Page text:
Transactional leadership style is one approach that focuses on employee productivity above everything and conforming to tight rules and regulations. It emphases managing the performance of the individual and determining how well he or she performs in a structured environment with success measured according to a rewards- penalties system.
The transactional leader, usually a manager has formal position and directly manages individual performance to achieve maximum efficiency to produce results. However, it also means making each individual to be accountable for own success/failure.
When is it good to use a transactional leadership approach?
When members who know their jobs well and are motivated by the reward-penalty system.
When leaders value order and structure, rules and regulations to complete the organizational objectives on time.
When top performers need to be rewarded and poor performers “awakened’ by loss of benefits or compensation.
When managing targets such as sales targets and fixed operations in manufacturing or logistics.
In contrast, transactional leadership style is not a good fit for places where creativity and innovative ideas are valued.
If you plan to adopt transactional leadership, here are basic steps that can help you:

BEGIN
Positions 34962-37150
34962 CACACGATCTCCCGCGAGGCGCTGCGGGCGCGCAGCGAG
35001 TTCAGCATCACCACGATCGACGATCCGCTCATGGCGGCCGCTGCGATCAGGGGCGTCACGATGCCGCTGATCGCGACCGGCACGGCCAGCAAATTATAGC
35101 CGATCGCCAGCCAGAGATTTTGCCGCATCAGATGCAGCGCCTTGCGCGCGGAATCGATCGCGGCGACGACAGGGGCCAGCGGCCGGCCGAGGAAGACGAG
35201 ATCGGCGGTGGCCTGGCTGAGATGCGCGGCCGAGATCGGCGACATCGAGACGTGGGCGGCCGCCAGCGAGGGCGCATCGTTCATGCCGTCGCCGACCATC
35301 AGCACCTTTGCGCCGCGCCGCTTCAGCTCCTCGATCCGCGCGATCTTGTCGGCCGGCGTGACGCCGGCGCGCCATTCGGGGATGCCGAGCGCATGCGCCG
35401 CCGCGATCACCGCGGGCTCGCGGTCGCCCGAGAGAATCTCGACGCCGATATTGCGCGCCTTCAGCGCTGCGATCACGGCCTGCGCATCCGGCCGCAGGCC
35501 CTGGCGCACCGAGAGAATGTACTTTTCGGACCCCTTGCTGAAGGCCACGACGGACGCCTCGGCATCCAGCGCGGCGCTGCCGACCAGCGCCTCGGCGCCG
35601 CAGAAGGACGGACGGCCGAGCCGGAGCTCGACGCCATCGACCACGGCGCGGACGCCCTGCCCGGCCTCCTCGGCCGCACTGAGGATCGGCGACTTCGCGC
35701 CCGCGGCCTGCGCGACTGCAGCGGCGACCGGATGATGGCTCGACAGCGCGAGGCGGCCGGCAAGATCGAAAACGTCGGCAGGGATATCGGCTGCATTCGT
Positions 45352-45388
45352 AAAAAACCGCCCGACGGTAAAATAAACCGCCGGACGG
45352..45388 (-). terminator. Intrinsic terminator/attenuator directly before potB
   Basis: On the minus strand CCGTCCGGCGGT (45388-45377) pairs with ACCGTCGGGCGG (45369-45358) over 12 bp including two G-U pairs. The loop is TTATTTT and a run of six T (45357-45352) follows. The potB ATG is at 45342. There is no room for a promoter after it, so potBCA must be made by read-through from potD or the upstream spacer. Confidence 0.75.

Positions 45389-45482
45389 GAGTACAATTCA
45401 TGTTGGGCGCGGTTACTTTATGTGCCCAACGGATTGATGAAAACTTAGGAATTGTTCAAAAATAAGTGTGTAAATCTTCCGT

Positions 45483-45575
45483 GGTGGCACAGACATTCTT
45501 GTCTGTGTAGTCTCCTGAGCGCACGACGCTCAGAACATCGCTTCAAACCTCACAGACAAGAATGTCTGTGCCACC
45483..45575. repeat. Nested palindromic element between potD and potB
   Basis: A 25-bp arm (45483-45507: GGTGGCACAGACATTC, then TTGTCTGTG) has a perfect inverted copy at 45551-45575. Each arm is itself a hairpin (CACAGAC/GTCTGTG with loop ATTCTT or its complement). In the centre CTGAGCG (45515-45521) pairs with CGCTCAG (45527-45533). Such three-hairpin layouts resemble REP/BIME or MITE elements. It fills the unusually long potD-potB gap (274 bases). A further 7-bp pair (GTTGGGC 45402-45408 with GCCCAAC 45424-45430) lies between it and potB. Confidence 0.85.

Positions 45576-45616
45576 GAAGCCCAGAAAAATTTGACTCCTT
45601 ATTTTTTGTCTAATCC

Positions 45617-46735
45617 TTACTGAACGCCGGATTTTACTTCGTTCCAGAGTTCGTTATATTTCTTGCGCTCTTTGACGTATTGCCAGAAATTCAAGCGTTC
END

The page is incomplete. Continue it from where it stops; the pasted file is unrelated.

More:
First, set clear goals to achieve, define them clearly and ensure your team understands them.
Second, give clear instructions on what you want team members to do to achieve these goals.
Third, reward top performers and appropriately punish employees who performed poorly.
Fourth, repeat these steps as needed in a continuous cycle according to company objectives
Knowing this form of leadership relies on punishment and reward to achieve performance, how do you intend to use this approach?
Share your views and experiences with us below and let’s know your thoughts!
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Till then, let’s keep in touch.
Dr. Gerald Amandu, PhD
Leadership Coach and Business Advisor CEO & Founder, Gerald Amandu Success Academy